|Well Clarice, can you still hear the sounds of the engine screaming in your dreams?|
Electric cars are quieter than gas cars, but only while driving at very low speeds (like under 10 mph) is there much of a difference. At speeds higher than that you can hear the tires on the pavement and the whine of the electric motor. Automakers are spending tons of money to make their gas cars quieter, and most cars - especially premium brands are extraordinarily quiet unless they are under heavy acceleration. In situations where pedestrians are most likely to have an issue, say crossing the street, cars are usually rolling along at lower speeds, coasting much of the time and much of the noise you hear anyway is the tire noise on the pavement. Plus, I think a bigger issue here is simply getting people to pay attention. Get off the cell phone, pull the Earbuds out and pay attention when you are crossing the street! And drivers need to stop texting and just drive the car. Look it's your responsibility not to run people over, it's not their responsibility to hear you coming and jump out of the way just so you can send "lol" to your bff! This is a sore subject for me because I was hit while crossing the street by a person texting three years ago and even needed surgery. I heard the car coming (a gas car!) just before it hit me and couldn't manage to get out of the way in time anyway.
Unfortunately our opinions may not eventually matter because our government may very well mandate a solution to a problem we don't have. The National Highway Traffic Safety Administration has proposed a new rule requiring hybrid and electric cars to make sounds to alert pedestrians. Even though our friends across the pond have actually done studies and come to the conclusion that these artificial noises are not necessary. Still, We'll likely rush to legislate something we don't have actual data on. In the UK, a study commissioned by the Department for Transport came up with these findings: "At low speeds of 7-8 kmh (5mph) electric cars were just one decibel quieter than petrol cars. When speeds were increased to more than 20 kmh (12mph), the noise levels were "similar", with tyre noise dominating. "There does not appear to be any significant difference in the acoustic nature of [internal combustion engine] vehicles and [electric and hybrid] vehicles, and as such nothing suggests a pedestrian would clearly be able to differentiate between vehicle types,"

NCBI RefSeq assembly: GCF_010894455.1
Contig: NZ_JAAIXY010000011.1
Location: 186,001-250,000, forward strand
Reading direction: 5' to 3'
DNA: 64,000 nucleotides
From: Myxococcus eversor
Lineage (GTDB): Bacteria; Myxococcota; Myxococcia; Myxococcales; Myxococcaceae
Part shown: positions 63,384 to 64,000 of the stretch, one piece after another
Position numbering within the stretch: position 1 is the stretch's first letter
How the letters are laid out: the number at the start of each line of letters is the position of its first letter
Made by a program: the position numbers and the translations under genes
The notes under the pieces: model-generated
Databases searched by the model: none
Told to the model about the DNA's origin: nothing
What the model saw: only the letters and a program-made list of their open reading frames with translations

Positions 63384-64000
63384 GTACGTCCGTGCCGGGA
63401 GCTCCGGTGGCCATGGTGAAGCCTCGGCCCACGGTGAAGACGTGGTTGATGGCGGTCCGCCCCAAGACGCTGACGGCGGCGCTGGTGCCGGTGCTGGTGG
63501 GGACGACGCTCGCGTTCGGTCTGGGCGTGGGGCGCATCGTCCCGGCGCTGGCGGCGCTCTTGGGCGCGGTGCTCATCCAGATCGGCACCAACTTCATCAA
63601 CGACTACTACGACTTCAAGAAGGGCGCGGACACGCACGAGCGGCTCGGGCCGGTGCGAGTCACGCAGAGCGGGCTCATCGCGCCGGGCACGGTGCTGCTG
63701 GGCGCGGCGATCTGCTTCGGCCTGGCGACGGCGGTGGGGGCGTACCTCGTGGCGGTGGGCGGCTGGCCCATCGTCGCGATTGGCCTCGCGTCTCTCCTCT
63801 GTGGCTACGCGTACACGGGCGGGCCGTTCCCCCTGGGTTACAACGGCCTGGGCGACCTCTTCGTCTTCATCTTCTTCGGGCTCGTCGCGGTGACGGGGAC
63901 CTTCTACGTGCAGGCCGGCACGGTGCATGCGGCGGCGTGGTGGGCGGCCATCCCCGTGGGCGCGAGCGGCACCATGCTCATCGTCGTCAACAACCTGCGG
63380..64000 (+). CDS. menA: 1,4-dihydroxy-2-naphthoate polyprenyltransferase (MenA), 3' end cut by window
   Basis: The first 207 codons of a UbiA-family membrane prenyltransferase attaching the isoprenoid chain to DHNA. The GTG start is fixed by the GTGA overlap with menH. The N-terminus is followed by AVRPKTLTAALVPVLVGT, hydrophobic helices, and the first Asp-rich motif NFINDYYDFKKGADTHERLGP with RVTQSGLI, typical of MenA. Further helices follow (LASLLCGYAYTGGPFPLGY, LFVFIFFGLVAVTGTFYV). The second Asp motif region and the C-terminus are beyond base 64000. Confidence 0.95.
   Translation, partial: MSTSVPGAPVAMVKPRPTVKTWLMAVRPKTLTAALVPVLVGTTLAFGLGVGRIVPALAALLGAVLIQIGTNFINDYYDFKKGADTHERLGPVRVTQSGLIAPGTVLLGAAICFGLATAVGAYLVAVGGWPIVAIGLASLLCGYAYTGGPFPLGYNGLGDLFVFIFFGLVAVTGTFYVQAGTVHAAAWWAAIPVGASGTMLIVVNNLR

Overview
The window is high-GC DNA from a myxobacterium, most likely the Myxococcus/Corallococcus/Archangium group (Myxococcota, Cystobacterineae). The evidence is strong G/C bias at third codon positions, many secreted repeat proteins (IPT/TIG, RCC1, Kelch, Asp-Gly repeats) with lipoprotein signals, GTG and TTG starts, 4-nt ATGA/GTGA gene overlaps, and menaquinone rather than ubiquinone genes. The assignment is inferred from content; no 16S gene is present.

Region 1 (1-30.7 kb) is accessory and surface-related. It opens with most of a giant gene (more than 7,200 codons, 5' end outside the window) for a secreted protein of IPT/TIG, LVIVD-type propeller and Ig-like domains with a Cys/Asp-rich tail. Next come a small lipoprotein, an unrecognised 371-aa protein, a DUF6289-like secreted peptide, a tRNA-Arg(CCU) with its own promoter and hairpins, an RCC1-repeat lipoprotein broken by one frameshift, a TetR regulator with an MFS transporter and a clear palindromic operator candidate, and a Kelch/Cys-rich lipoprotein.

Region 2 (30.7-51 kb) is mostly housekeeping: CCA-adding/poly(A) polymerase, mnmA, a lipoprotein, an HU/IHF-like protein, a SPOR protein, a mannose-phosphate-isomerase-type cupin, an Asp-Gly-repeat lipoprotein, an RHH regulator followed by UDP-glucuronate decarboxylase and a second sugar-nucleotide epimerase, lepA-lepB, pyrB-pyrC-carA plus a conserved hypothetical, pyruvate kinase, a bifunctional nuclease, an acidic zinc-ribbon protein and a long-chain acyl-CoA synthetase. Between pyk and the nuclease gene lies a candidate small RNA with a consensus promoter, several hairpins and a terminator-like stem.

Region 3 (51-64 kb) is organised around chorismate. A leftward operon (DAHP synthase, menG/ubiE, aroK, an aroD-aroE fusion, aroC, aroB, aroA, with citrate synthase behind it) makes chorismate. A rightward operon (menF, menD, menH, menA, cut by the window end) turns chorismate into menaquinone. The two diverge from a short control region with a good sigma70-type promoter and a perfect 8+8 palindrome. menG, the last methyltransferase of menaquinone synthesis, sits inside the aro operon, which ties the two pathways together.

Anyway as I said I'm just one opinion. I want to know your opinion on this issue. Automakers are struggling with this. They are conflicted because they aren't clear exactly what the consumer wants and they are also not sure themselves if it is actually needed. I know because I've talked with people from various OEM's about this very subject and they have asked me what I think about it. Some believe that while hardened EV supporters like me don't think it's necessary, that people new to electric vehicles may believe it is. That may be true in fact. So I'm putting up a poll here and asking people to vote how they would like to see their EV deal with this issue. Please vote, I can assure you this blog is monitored by every major OEM, and nearly on a daily basis. You never know who's listening. The poll is at the top of the right sidebar. Let your opinion be heard! By the way, all cars already have a pedestrian alert, it's called a horn!